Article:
Living next to the village church is so handy as the graveyard is the perfect place for orphan lambs. Plenty of grass, safe and secure – and of course most convenient for the shepherd!
I’m reminded of their presence since every time a person walks past the sheep think there’s a chance of being fed and as a consequence they bleat. Needless to say 90% of the time they’re disappointed. Nevertheless they are optimistic animals and think if they bleat they will attract food. Just occasionally they are right.
In business and other areas of life we admire and need that dogged determination and yet it can easily be dismissed as “stupid” when the chance of success is less than 10%.
The sheep are consistent with their ‘activity’ – in their case every time they see somebody they bleat. Over time they will refine the bleating to the time of day and how hungry they are feeling. It costs them very little on the energy stakes to bleat and it draws attention to them.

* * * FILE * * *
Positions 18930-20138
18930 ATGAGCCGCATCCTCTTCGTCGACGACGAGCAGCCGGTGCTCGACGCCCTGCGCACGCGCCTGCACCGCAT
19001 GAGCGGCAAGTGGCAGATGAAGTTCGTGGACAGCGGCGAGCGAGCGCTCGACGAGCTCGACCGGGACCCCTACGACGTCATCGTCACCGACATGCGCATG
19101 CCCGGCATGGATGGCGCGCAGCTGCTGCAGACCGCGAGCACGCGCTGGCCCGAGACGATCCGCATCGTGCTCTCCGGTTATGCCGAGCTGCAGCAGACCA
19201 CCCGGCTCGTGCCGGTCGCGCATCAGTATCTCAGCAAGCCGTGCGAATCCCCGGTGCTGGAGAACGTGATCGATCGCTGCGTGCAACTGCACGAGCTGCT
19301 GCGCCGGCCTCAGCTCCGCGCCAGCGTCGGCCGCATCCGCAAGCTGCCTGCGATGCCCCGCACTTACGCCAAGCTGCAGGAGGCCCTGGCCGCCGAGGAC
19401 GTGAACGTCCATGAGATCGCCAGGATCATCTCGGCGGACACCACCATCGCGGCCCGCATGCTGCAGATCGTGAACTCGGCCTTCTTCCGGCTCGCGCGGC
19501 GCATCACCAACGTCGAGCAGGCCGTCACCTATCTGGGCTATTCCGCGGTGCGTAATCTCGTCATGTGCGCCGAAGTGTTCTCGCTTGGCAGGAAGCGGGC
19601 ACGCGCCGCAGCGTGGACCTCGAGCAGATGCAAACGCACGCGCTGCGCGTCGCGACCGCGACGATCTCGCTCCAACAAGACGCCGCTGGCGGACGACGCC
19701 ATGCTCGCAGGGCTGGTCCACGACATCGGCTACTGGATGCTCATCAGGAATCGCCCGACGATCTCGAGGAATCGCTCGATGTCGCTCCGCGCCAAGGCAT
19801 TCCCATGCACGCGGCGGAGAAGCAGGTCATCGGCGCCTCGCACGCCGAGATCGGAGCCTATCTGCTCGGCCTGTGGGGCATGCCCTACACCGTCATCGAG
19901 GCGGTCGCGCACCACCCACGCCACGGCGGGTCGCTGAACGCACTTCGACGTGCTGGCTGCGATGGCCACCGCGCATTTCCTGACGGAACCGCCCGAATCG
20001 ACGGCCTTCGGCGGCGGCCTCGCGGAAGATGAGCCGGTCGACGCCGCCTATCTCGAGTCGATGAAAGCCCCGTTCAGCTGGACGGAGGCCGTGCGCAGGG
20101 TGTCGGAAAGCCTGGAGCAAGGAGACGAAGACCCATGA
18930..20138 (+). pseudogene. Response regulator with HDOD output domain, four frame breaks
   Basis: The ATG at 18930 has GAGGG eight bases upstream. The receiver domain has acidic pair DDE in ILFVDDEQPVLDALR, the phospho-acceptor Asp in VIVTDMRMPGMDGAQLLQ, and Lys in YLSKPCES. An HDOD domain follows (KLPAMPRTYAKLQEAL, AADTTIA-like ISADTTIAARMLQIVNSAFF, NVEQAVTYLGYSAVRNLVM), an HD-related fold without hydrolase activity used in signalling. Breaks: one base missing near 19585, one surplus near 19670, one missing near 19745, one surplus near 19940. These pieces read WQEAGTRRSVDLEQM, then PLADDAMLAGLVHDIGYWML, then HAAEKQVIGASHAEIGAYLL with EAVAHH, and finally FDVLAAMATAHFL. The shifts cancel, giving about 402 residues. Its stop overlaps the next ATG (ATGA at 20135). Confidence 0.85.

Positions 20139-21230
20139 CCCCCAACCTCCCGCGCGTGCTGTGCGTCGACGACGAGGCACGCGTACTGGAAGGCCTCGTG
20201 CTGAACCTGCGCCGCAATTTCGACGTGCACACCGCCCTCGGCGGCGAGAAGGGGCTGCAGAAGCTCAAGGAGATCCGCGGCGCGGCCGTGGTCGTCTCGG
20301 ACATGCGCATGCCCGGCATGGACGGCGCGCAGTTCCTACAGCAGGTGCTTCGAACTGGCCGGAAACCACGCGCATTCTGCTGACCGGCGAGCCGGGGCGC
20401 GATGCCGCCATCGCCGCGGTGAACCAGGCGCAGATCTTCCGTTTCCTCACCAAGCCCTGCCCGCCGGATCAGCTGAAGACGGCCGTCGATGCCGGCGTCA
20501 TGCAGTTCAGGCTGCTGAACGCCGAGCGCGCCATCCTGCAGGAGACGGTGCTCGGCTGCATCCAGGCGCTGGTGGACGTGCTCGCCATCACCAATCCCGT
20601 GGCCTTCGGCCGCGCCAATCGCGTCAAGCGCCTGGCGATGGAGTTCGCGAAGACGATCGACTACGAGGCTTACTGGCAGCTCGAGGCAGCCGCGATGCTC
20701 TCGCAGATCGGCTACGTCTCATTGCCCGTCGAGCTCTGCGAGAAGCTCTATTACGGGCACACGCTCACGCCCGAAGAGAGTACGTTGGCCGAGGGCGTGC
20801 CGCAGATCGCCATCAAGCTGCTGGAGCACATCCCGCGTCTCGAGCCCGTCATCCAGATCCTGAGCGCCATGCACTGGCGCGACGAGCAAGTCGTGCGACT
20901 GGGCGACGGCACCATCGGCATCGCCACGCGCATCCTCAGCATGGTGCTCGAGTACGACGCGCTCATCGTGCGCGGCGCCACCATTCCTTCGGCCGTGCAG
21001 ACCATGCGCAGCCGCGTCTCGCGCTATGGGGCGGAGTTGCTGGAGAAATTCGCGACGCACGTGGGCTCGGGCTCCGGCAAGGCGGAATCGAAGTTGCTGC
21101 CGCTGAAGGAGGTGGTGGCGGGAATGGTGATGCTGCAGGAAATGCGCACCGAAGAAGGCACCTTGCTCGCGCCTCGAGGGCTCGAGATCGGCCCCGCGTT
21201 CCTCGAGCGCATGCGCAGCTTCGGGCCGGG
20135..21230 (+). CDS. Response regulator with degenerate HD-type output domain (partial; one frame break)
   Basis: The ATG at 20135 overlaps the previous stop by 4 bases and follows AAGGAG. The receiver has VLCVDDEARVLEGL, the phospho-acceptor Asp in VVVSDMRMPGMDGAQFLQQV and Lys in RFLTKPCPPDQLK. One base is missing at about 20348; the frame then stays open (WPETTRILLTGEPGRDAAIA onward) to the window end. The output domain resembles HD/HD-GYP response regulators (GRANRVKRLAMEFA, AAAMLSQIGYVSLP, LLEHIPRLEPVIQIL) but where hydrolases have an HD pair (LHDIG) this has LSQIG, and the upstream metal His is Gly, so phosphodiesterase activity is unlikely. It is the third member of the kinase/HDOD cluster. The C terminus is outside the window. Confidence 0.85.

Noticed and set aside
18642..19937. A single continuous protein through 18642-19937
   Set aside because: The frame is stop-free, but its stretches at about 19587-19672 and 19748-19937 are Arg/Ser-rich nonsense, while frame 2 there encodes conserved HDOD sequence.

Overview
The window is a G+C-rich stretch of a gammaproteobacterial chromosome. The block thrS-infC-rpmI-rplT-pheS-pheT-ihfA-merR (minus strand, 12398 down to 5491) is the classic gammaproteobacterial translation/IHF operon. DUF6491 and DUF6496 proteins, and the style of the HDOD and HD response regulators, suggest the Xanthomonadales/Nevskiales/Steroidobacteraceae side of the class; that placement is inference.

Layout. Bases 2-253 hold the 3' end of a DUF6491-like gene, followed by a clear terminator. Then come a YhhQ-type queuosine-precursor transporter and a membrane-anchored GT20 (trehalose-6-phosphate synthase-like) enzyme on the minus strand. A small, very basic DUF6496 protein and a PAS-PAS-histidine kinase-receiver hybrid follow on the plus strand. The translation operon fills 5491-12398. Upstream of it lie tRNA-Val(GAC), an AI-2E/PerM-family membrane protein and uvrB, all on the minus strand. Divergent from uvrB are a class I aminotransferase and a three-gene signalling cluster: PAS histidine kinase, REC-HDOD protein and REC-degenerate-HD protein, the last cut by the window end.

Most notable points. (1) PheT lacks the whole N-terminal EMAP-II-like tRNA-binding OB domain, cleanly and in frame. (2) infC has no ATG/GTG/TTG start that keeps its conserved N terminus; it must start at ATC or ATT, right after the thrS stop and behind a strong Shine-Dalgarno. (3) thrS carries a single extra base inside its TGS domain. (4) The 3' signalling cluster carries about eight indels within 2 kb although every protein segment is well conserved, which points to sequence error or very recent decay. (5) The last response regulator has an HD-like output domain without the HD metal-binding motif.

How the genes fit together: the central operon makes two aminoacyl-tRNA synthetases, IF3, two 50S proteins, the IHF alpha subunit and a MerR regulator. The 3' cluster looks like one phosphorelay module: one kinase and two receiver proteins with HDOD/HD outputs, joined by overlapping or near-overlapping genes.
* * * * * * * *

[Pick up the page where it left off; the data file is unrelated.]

We might tweet instead of bleat. Or post on Facebook, write a blog or send out an email. And we do good old-fashioned post too. It all adds to the noise we create.
It’s a busy world out there and we all filter the information, so much of it remains unread, gets diverted into spam or we simply unsubscribe. People hear some messages but not others. I don’t always react to the sheep bleating but it can be a comfort to know that they are still there and of course I am receptive to their message as and when necessary, the frequency depending on their age or state of health.
If the sheep could get other people to bleat for them or have it on an automatic programme would it be as effective? Firstly as a shepherd I would know whether it was a sheep or not and however realistic it was I would soon recognise the genuine bleat.
Authenticity is key to all our messages to gain trust from our audience. A tailored message delivered at the right time to the right person will elicit the response we desire – food or otherwise!
What’s your bleating strategy?